“We always want to make compromises,” Chowdhury said. “We’ve shown flexibility in the past, and we’re ready to do so now − to go the extra mile. Billions of people are on the receiving end of climate change.”

However, it’s not clear whether the LDCs will cut their own emissions. Chowdhury said: “If we reach an agreement in Paris, there will be from us what some call a commitment, and others describe as an intention, to make cuts.

“There are so many ifs and buts, though, so much mathematics. We agree in principle to cuts, but we can’t say at this stage what they’ll be.

Effective treaty

“For the effective treaty we need, the means of implementation are essential. We’ll need money to pay for technology transfer, capacity building and helping our economies through the transition of adapting. The money will need to be predictable, new, additional and easily accessed.”

The LDCs won’t rush to judgement in the Paris talks. Chowdhury said: “They’ll be a success, first, if we get a treaty with raised ambition. But while the process of implementing that treaty will start in January 2016, the end results won’t be achieved till 2020.”

Some commentators say that hopes for Paris are high because countries will be asked to meet lowered expectations − in other words, that any treaty attainable won’t offer much.

Chowdhury sees it differently. “We can’t afford not to agree a legally-binding treaty in December”, he said. “If we fail, the most vulnerable countries will be the victims. We shall have to suffer much more, and we can’t afford any longer to let that happen.” − Climate News Network

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Seeing is believing: scientists trace greenhouse effect

Seeing is believing as scientists trace greenhouse effect

High-precision field instruments in the US have provided the first real-time “action shots” of the increasing impact of CO2 on global warming.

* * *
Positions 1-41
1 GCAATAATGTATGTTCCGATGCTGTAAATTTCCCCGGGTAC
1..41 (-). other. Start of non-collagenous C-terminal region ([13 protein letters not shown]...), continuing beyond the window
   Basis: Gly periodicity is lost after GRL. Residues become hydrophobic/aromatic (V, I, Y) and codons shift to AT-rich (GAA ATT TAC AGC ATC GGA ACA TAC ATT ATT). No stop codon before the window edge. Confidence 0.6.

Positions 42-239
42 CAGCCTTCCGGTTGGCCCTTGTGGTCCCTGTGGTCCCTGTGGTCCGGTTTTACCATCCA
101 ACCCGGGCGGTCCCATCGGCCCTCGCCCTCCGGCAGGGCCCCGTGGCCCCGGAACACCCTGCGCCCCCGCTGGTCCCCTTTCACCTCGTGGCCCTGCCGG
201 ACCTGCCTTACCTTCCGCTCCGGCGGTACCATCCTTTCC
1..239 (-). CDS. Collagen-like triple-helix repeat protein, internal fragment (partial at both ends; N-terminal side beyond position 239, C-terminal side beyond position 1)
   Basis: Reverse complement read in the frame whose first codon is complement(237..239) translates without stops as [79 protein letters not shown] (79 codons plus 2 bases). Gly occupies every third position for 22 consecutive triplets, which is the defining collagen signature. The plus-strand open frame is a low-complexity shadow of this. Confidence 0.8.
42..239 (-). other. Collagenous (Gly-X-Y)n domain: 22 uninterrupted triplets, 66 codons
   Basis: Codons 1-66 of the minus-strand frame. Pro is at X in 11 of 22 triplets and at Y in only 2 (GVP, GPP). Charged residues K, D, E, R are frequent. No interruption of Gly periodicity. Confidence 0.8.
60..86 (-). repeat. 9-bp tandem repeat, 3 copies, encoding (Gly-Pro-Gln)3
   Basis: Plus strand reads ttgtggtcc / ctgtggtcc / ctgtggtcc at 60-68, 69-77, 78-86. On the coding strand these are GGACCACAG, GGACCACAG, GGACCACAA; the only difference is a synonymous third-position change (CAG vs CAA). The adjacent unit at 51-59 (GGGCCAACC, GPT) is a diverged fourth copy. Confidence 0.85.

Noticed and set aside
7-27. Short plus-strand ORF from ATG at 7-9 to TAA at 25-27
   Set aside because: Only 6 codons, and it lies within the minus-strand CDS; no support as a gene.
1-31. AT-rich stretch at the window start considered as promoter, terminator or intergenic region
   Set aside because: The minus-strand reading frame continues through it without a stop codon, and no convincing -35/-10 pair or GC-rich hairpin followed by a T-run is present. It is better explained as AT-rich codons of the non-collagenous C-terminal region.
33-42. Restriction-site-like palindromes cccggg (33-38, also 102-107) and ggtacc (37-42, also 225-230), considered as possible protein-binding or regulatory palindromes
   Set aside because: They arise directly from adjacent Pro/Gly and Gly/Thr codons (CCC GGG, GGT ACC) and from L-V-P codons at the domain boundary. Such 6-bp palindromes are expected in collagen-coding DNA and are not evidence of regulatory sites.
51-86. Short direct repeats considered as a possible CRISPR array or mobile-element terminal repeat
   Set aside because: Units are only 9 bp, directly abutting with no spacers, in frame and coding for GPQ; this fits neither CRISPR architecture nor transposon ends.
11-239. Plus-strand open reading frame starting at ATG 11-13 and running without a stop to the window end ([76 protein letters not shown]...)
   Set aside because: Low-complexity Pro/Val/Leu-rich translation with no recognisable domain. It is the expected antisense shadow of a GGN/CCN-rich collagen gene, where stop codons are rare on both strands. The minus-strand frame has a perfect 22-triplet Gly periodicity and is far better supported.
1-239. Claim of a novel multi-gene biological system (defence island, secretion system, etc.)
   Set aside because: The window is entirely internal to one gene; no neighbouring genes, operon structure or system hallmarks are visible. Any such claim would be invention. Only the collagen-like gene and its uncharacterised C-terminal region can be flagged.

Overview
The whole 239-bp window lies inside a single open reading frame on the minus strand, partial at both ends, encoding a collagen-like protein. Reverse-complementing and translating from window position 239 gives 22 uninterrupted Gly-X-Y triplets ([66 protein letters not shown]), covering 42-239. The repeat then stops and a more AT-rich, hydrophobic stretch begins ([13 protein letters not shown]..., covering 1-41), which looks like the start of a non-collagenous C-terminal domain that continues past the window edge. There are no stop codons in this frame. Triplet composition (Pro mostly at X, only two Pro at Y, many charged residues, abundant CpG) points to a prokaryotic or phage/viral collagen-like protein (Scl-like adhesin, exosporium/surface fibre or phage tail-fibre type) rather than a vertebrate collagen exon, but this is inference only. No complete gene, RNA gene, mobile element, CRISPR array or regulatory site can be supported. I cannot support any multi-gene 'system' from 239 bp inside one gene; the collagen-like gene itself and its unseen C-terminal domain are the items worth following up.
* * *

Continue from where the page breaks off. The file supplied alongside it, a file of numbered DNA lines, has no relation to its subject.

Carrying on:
LONDON, 28 February, 2015 − Government scientists in the US say they have directly observed for the first time the greenhouse effect in action, while monitoring the way carbon dioxide in the Earth’s atmosphere absorbed increasing amounts of thermal radiation from the surface.

Their measurements, taken over a period of 11 years in Alaska and Oklahoma, confirm predictions made more than 100 years ago, and repeatedly examined: there is a greenhouse effect, and the greenhouse gas that most helps the world warm is carbon dioxide.

The phenomenon is known in climate science shorthand as radiative forcing, which happens when the Earth absorbs more energy from solar radiation than it emits as thermal radiation back into space.

The sun shines through the greenhouse gases as if they were glass, and warms the rocks. The rocks emit infra-red waves, but the transparent gases now keep the heat in, as if they formed the glass roof of a greenhouse.

Radiative forcing

Although this radiative forcing has been assessed, quantified, modelled, predicted and worried about, the scientists say this is the first time it has been formally tested outside, in the open air.

Daniel Feldman, geological project scientist at the Lawrence Berkeley National Laboratory in California, and colleagues report in Nature that the increase in temperatures over the period adds up to two-tenths of one Watt per square metre per decade.

And this small notch in the thermometer record is linked to an increase of 22 parts per million in carbon dioxide levels in the atmosphere in the decade. Much of this extra CO2 comes from the burning of fossil fuels.

The finding is no surprise. For 30 years, climate scientists have recorded a steady average annual rise in planetary temperatures.

“We see, for the first time in the field, the amplification of the greenhouse effect because there’s more CO2 in the atmosphere . . .”

They expected it, and they predict that unless the world makes a switch from coal, oil and natural gas to solar, wind, water and wave energy, or biofuels, or nuclear or geothermal power sources, global average temperatures will go on rising inexorably. The glaciers and icecaps will melt, sea levels will rise, and climate extremes – especially heat waves, and probably floods – will also increase.

So the Nature study is just a piece of tidying up. But it is an illustration that the calculations can be confirmed by direct measurement − by catching carbon dioxide in the act, so to speak. Laboratory measurements said it would happen, computer simulations said it would happen, and now direct measurement completes the picture.

Solar radiation

“We see, for the first time in the field, the amplification of the greenhouse effect because there’s more CO2 in the atmosphere to absorb what the earth emits in response to incoming solar radiation,” Dr Feldman says.

“Numerous studies show rising atmospheric CO2 concentrations, but our study provides the critical link between those concentrations and the addition of energy to the system, or the greenhouse effect.”